In the near future, a new drug called Hype has turned America into a war zone. The addicted are more mutant than human, and they’ve set their sights on assaulting a VFW post in Joe Begos’ star-studded latest.

USA, 2019
World Premiere, 71 min
Director – Jack Henry Robbins
In attendance – Director Jack Henry Robbins
This bizarre retro comedy, shot entirely on VHS and Beta, takes us back to when 12-year-old Ralph, over one formative week, mistakenly records home videos and his favorite late night shows over his parents’ wedding tape.

Ireland, Belgium, Denmark, 2019
US Premiere, 98 min
Director – Lorcan Finnegan
When young couple Gemma (Imogen Poots) and Tom (Jesse Eisenberg) drive out to a maze of temptingly affordable houses in the suburbs, they find themselves unable to leave.

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Guillermo del Toro’s ‘Antlers’ Gets a Mysterious Trailer




Fox Searchlight has released the first trailer and poster for Antlers, a rural horror film about a small-town Oregon teacher (Keri Russell) and her brother (Jesse Plemons), the local sheriff, who discover that a young student (Jeremy T. Thomas) is harboring a dangerous secret that places the entire town in danger.

Director Scott Cooper and producer Guillermo del Toro have teamed to adapt a short story from Nick Antosca, the creator of the criminally underrated horror anthology series Channel Zero. Not much is yet known about Antlers other than Fox Searchlight, now owned by Disney, has scheduled the film for a 2020 release. Rounding up the main cast is Graham Green, Amy Madigan, Scott Haze and Rory Cochrane. Watch the trailer below.

Antlers Movie
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Be Excellent to Each Other with these Awesome ‘Bill and Ted’s Excellent Adventure’ Figures

“History is about to be rewritten by two guys who can’t spell.”




Since its release in 1989, Bill & Ted’s Excellent Adventure inspired a sequel (Bill & Ted’s Bogus Journey), a Saturday morning cartoon, a comic book series, and launched actor Keanu Reeves into movie stardom. And now, three-plus decades later, Bill and Ted are getting their own scale collectible set courtesy Sideshow and Blitzway.

This is your chance to own the friendly duo in one go! The work put into creating these high-end figures is truly astounding as the figures capture the look of a young Alex Winter and Keanu Reeves just as we remember them. If you have $399 to spend, they can be all yours.

Check out the photos below along with the official press release.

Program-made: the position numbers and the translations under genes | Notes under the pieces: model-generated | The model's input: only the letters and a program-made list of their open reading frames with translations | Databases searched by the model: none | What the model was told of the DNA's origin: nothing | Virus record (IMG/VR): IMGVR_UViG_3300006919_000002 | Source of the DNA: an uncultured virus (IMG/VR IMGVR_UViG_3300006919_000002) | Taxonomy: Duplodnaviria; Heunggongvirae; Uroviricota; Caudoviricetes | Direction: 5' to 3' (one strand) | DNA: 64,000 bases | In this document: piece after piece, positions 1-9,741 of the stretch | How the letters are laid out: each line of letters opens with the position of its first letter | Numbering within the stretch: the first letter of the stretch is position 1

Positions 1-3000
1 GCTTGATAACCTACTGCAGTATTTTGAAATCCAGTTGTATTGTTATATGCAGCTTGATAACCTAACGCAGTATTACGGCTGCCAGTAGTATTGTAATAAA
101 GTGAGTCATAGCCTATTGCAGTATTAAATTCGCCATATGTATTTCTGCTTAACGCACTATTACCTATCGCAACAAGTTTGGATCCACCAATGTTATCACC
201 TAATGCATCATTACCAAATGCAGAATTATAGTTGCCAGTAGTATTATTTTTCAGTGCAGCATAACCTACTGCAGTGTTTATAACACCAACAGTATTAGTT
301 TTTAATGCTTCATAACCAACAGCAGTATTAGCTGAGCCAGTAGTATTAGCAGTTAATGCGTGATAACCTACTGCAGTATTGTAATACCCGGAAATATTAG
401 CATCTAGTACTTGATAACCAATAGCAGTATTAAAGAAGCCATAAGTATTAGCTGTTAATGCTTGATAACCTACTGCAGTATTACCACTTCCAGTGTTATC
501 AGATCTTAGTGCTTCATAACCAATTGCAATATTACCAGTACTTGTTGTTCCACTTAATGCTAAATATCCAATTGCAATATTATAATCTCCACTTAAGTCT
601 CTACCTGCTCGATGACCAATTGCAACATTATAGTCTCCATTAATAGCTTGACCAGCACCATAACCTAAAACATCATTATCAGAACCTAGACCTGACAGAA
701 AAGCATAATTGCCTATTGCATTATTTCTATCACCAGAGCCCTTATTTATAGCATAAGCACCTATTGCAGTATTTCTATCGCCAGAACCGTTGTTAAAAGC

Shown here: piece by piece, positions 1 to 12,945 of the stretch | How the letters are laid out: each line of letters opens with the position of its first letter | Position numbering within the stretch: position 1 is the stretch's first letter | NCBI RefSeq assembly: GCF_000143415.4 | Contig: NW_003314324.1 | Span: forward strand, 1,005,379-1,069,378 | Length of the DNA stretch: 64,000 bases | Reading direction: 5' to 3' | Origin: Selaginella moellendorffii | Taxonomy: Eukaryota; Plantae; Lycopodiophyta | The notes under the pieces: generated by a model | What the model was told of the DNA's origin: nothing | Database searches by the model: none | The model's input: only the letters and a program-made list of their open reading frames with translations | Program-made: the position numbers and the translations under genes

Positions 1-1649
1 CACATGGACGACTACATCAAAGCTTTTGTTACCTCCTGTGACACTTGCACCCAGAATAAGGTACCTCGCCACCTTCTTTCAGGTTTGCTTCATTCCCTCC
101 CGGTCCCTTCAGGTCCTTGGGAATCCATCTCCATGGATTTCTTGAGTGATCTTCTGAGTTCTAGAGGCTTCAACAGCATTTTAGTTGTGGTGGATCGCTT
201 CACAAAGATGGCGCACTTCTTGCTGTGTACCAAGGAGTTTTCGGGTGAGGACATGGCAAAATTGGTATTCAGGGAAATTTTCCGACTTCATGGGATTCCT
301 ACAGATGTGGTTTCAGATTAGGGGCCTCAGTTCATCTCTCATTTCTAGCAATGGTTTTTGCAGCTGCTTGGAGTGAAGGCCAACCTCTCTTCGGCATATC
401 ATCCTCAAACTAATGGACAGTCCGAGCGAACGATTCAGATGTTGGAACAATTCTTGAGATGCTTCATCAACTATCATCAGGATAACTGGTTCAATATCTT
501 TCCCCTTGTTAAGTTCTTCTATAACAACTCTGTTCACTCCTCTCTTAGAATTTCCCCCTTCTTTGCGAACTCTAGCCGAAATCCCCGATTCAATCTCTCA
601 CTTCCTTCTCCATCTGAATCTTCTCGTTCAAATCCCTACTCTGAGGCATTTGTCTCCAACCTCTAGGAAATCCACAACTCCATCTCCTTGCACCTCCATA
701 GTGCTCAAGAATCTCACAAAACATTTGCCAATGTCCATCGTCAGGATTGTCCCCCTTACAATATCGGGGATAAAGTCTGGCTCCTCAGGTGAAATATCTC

Bill and Ted are two high school buddies who dream of becoming international rock stars. Their hilarious time travel adventure is depicted in the amazingly audacious comedy Bill & Ted’s Excellent Adventure.

It’s like having them pop up right in front of you, with their iconic fashion and elaborate accessories. Besides, the iconic props are designed to let you reproduce a variety of wonderful scenes from the movie.

Be excellent to each other and travel to the past through the exciting story of Bill and Ted!

The Bill & Ted Sixth Scale Collectible Set specially features:

Highly detailed likeness of Alex Winter as Bill S. Preston Esq.
Highly detailed likeness of Keanu Reeves as Ted “Theodore” Logan
Newly designed and developed male body with over 30 points of articulations and flexible soft arms
Two (2) Newly designed and developed figure stands
Twelve (12) interchangeable hands (total for both) including:
Two (2) pairs of guitar hands
Two (2) right blow fist hands
Two (2) pairs of open hands
Two (2) right good fortune hands

Costume for Bill:

One (1) purple pattern shirt
One (1) graphic t-shirts
One (1) pair of blue jeans
One (1) pair of pattern underpants
One (1) pair of striped socks
One (1) pair of canvas shoes

Costume for Ted:

One (1) blue jacket
One (1) black vest
One (1) graphic t-shirt
One (1) pair of graphic shorts
One (1) pair of inner training pants
One (1) pair of striped socks
One (1) pair of canvas shoes

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Watch the Creepy Trailer for ‘Little Nightmares 2’: Six is Back and She has Help.




One of the biggest surprises to come out of Gamescom 2019 so far is the announcement of Little Nightmares 2, the sequel to the puzzle-platformer hit horror game developed by Tarsier Studios.

While the first Little Nightmares has you take control a character named Six while avoiding instant death as she traverses alone amongst the depths of a dungeon, the sequel will give her a companion named Mono, who must accompany Six throughout her terrifying new journey.  

Little Nightmares was one of our favorite games of 2017 and so we can’t wait to get our hands on the sequel. In our review, James Baker wrote, “Tarsier Studios have created a wholly original concept to a horror genre that has leaned more towards thriller before anything else, bringing its roots back without relying on jump-scares and needlessly-gory shocks. Just like hide-and-seek, Little Nightmares captures the fear of being caught, albeit in a creepy, macabre style.”

Little Nightmares 2 will be released sometime in 2020 on Nintendo Switch, PlayStation 4, Windows PC, and Xbox One.

Watch the trailer below and if you are a fan of the first game, we recommend reading this article that dives deep into the meaning behind Little Nightmares.

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NBA 2K20’s Story Mode Gets a Stunning Trailer




NBA 2K19 features to date, its strongest MyCareer mode with the aptly titled, “The Way Back”, a fascinating look at the culture behind college basketball recruiting. The story mode was well received by critics and fans everywhere and in our review, we called it, “an incredible achievement that conveys the fabric of modern American life, aspirations and incidentally, sports, in close-up and at length”.

NBA 2K20 which will be released in less than a month, promises to include an even better story mode, and while we haven’t played the game yet, we have plenty of reasons to think it might be. Not only does it feature an all-star cast with top-tier talents such as Idris Elba and Rosario Dawson, but the story mode – entitled “When the Lights Are Brightest” – is being produced by LeBron James’ Springhill Productions, the same company behind the upcoming Space Jam 2.

NBA 2K20’s latest trailer, which debuted Monday during Microsoft’s Inside Xbox show live from Gamescom in Cologne, Germany, give us a good idea of what to expect. We get a glimpse at Idris Elba and Rosario Dawson in action as well as the rest of the supporting cast which includes Thomas Middleditch, Mark Cuban, Ernie Hudson, Lamorne Morris, Scottie Pippen, and Jaleel White!

The NBA 2K20 demo will go live on Wednesday, Aug. 21 and will allow players to create a character and get a head start on MyCareer. Any progress made will carry over to the full game, which will be released Sept. 6 on Nintendo Switch, PlayStation 4, Windows PC, and Xbox One.